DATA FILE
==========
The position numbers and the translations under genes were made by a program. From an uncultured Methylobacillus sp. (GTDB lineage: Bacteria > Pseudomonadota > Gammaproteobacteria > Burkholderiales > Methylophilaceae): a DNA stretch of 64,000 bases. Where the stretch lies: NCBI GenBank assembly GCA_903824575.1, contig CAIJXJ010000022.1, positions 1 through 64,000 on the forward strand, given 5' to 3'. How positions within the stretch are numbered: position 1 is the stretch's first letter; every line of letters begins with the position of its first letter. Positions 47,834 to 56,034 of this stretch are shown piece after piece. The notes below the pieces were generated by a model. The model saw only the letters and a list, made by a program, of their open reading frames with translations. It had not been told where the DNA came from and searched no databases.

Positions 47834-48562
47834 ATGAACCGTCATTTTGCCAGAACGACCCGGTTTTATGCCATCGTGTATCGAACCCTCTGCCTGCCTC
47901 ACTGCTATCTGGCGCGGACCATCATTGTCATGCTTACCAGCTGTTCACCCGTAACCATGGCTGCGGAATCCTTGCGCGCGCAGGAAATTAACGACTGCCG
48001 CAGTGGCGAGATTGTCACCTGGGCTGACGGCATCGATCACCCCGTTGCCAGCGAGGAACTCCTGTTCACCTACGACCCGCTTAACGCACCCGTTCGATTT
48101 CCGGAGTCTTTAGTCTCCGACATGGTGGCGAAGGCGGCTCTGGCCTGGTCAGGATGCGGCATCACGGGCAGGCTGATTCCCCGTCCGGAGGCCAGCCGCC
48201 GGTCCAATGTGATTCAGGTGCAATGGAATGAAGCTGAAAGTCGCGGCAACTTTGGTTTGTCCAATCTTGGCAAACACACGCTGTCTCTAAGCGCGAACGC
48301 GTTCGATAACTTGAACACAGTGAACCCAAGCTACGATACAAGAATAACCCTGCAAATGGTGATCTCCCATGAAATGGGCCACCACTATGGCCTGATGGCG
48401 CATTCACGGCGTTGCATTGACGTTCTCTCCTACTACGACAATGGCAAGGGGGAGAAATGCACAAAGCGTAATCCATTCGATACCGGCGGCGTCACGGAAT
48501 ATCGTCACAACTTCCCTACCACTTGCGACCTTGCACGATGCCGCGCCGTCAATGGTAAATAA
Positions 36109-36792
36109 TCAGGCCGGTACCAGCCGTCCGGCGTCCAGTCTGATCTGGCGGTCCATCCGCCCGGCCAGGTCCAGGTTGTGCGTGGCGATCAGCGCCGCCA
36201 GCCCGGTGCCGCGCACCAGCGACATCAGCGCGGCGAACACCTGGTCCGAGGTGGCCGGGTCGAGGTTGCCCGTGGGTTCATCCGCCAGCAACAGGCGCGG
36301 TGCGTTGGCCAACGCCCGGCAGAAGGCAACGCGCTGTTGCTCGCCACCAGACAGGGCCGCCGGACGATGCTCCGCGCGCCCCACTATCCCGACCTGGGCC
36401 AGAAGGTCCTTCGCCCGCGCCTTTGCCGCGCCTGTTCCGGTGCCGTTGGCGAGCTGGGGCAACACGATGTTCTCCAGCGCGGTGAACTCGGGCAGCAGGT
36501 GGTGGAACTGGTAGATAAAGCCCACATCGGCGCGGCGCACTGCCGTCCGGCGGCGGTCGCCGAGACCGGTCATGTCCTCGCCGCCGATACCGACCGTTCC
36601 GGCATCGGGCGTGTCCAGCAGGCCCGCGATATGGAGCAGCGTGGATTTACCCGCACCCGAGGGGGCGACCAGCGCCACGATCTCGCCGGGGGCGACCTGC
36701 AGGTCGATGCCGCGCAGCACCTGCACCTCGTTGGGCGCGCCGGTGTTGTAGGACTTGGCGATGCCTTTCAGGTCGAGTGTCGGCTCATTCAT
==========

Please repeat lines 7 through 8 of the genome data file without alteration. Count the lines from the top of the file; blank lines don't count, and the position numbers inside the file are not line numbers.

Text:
48201 GGTCCAATGTGATTCAGGTGCAATGGAATGAAGCTGAAAGTCGCGGCAACTTTGGTTTGTCCAATCTTGGCAAACACACGCTGTCTCTAAGCGCGAACGC
48301 GTTCGATAACTTGAACACAGTGAACCCAAGCTACGATACAAGAATAACCCTGCAAATGGTGATCTCCCATGAAATGGGCCACCACTATGGCCTGATGGCG